Bob Baumhower Sr. was just home from the celebration, his drawl verging on a croon. His son, the Miami Dolphins' nose tacke, was down the road at Roland's with the rest of the world, watching a champagne-soaked replay of their win over the New York Jets.

"I'm 50 years old and this is a big time in my life," his father said. "I told him, 'I'm high. You'll never understand until you haave a son who's the best nose guard in the NFL.'"

Bob Baumhower, the younger, sighed tolerantly, the way sons do. "I guess he's real proud," he said. "I don't like it when people say, "This is so-and-so of the Miami Dolphins.' I'd rather keep a low profile.

"My dad is always saying, "This is my sone, the all-pro nose guard.' I can't stand it."

Baumhower, the only member of the Killer Bees defense selected for the Pro Bowl, the man withthe largest shoe on the team, the owner of a Spanish-speaking parrot name Ralph, is a bit embarrassed to be a name among no-names.

"It makes me uncomfortable being the only one going," he said.

But he is not by any means the only thing the Miami defense has going. The question is: what happens when a swarm of Killer Bees -- one Baumhower, two Blackwoods, one Betters, one Bokamper and one Brudzinski -- meet up with a bunch of Hogs?

"I hope they're allergic to bee stings," he said. "I hope they get bloated and can't move."

Baumhower was named to the Pro Bowl in 1979 and again in 1981-82. Ask him his greatest asset and he says, with characteristic modesty, his height, something over which he has no control.

"Most people think it hurts at my position, but I think it helps," said Baumhower, who is 6-foot-5 and weights 260.

"My greatest flaw is that I tend to worry. It takes away my aggressiveness. I worry about how I'm going to look on film. Maybe I should be making the other guy worry about me."

It is not, he says, the thinking man's position. "I have one split second to react," he said. "If I think too much, I'm dead. If I'm thinking about formations and tendencies, I'm gone. I'm blocked.

"It doesn't take a genius to play nose guard. It's probably the easiest position, aside from kicker."

Baumhower majored in broadcasting at the University of Alabama (he was a second-round draft choice in 1977). Richard Todd, the beleaguered Jets quarterback, is his closest friend. After the game Sunday, they had dinner.

"He was good, considering," Baumhower said. "He said, 'I gotta give you credit. You're the best defense we played all year.'"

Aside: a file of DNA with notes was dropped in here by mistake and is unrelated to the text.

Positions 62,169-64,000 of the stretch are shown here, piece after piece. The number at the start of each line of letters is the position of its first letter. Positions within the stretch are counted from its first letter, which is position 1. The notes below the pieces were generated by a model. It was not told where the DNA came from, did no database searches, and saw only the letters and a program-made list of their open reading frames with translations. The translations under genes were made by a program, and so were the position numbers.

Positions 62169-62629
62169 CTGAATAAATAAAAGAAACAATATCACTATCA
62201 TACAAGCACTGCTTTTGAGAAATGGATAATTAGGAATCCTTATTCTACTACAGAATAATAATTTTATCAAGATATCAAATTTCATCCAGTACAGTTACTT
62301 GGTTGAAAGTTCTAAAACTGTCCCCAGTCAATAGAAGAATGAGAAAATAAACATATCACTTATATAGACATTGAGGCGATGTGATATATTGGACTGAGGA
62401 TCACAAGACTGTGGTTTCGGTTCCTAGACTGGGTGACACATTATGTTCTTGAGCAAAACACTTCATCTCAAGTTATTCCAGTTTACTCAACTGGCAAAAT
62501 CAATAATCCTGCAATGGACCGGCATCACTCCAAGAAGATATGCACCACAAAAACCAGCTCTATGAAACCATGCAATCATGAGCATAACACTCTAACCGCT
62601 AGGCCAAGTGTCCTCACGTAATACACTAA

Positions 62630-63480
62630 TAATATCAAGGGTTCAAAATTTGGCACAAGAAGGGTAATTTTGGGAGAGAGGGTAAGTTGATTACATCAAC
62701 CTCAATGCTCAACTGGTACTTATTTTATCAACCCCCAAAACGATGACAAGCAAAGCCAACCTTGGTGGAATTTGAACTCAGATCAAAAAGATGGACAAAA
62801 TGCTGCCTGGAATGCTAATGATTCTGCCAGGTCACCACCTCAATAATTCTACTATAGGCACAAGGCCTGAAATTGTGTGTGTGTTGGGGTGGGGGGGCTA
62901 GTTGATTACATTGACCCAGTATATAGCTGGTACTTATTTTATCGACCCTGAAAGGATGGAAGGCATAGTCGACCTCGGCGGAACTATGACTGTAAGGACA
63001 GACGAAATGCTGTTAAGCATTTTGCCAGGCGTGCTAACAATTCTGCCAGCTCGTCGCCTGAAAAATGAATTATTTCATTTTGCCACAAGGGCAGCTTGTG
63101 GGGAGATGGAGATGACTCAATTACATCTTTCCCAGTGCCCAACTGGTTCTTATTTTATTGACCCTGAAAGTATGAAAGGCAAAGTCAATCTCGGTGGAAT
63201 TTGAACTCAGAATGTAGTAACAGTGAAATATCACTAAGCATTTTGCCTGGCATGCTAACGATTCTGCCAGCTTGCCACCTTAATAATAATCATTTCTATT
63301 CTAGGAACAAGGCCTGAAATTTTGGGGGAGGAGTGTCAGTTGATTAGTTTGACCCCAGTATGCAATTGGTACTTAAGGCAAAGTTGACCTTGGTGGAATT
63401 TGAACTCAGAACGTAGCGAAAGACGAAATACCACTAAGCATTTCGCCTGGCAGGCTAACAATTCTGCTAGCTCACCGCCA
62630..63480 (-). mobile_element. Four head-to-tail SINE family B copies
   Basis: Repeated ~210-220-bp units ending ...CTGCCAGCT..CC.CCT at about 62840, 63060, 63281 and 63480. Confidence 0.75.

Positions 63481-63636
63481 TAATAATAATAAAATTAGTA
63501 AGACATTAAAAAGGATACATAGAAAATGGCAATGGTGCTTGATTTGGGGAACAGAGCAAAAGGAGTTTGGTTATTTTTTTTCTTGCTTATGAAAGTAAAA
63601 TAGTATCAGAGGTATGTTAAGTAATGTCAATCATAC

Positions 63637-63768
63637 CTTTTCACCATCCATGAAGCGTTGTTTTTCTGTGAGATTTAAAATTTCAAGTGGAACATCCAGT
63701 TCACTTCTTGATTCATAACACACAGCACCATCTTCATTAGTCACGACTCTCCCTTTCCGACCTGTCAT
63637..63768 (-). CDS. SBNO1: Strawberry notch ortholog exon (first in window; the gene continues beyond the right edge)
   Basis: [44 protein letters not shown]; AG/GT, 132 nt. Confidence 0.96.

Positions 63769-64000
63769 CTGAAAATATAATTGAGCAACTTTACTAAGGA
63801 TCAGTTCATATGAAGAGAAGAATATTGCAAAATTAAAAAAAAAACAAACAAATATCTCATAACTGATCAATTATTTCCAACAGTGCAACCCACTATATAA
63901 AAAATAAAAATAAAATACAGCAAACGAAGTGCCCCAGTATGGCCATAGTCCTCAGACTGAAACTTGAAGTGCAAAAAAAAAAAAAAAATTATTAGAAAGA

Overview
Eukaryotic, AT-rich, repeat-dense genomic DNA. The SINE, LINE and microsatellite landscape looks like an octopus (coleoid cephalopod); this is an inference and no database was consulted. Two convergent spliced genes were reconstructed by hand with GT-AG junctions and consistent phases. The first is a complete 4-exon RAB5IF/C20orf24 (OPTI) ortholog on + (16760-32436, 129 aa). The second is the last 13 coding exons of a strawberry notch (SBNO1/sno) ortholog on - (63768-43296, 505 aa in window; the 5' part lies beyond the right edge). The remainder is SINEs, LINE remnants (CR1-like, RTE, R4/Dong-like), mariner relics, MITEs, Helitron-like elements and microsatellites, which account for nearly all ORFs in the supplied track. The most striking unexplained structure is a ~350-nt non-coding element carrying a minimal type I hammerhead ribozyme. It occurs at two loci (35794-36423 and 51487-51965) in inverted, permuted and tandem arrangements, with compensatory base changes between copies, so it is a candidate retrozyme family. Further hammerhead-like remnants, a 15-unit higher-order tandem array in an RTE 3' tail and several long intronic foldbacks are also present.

Baumhower was in high school in Florida the last time the Dolphins and the Redskins played in the Super Bowl. "I remember Garo (Yepremian), I remeber for the most part Miami dominated, that it wasn't as close as the score," he said. "Of course, maybe, I'm biased."

He remembers center Jeff Bostic from the last time Miami and Washington played in the pre-seasn and Miami won, 24-7. "Yeah, he's sort of a roly-poly kind of guy," he said. "Don't tell him I said that. He's a good center."

He watched the Redskins beat Dallas Saturday and he noticed something else. "We're what the Redskins are to the NFC, the Rodney Dangerfields of football. We've gone through the same things. We don't seem to get any respect.

"Before the San Diego game, all we heard was, 'What are you going to do against that awesome offense? Do you think you can stop them. It's impossible to stop them.' Not, 'Do you think San Diego can attack our defense?'

"The Redskins have a lot of younger players, a lot of people don't know about them. They don't get a lot of respect. It's the same with us."

What happens when two such similar entities collide? "It's probably going to look like a college game," he said. "A lot of emotion, a lot of jumping up and down and have a good time."

A lot more fun, a lot more enthusiastic, he said, than "maybe Dallas and the Raiders."

His father said, "Bob stays excited. I've never seen him down. I'm a realist. He's a realist. But when he gets up, it's not, 'Oh God, I've got to get up;' it's, 'Thank God, it's morning.'"

His son said, "Football players don't have a right to be jaded. They tend to lose sight of reality. People are always telling you how great you are. Football's a game and I'm blessed with the ability to play it. That doesn't mean I'm any better than an accountant."

An admirable prespective on a soggy championship night. And before he went back to enjoy it, he said, "Just tell Joe (Theismann) I hope to meet him ... a few time ... in the backfield."